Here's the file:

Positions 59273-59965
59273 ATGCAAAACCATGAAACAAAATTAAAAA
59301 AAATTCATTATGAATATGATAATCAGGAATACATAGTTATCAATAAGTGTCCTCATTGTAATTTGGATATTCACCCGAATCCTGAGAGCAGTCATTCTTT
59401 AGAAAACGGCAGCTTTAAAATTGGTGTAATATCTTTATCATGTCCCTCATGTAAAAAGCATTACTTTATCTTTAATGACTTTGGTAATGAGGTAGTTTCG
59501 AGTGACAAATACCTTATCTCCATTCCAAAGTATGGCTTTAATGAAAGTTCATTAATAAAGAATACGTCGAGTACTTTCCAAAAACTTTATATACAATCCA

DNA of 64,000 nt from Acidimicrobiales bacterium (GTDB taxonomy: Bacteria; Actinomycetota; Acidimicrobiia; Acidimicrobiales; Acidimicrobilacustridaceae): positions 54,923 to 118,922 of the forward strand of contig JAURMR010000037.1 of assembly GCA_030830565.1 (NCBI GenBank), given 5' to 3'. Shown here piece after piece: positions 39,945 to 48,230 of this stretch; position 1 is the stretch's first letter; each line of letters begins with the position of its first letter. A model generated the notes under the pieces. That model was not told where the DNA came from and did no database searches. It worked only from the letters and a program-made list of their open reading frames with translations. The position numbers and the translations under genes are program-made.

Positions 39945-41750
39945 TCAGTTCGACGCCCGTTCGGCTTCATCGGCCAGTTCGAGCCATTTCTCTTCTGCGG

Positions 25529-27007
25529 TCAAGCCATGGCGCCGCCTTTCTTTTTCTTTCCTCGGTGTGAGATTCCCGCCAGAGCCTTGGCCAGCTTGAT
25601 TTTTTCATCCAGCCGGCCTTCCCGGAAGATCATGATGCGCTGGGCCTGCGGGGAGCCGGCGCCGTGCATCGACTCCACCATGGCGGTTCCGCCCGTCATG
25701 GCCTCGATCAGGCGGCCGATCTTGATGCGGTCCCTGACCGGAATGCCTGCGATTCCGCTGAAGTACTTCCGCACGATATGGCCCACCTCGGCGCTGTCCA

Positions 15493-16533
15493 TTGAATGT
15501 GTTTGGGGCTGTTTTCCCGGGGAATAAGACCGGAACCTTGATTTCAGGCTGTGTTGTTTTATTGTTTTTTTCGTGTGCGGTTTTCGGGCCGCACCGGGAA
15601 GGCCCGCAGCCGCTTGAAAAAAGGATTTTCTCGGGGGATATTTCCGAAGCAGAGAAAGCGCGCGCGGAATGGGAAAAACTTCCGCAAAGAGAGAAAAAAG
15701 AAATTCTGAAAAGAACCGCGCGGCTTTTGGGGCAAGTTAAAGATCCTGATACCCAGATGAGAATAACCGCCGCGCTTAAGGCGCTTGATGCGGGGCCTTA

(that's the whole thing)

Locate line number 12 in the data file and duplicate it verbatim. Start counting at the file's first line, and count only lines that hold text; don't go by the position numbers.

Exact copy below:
25701 GCCTCGATCAGGCGGCCGATCTTGATGCGGTCCCTGACCGGAATGCCTGCGATTCCGCTGAAGTACTTCCGCACGATATGGCCCACCTCGGCGCTGTCCA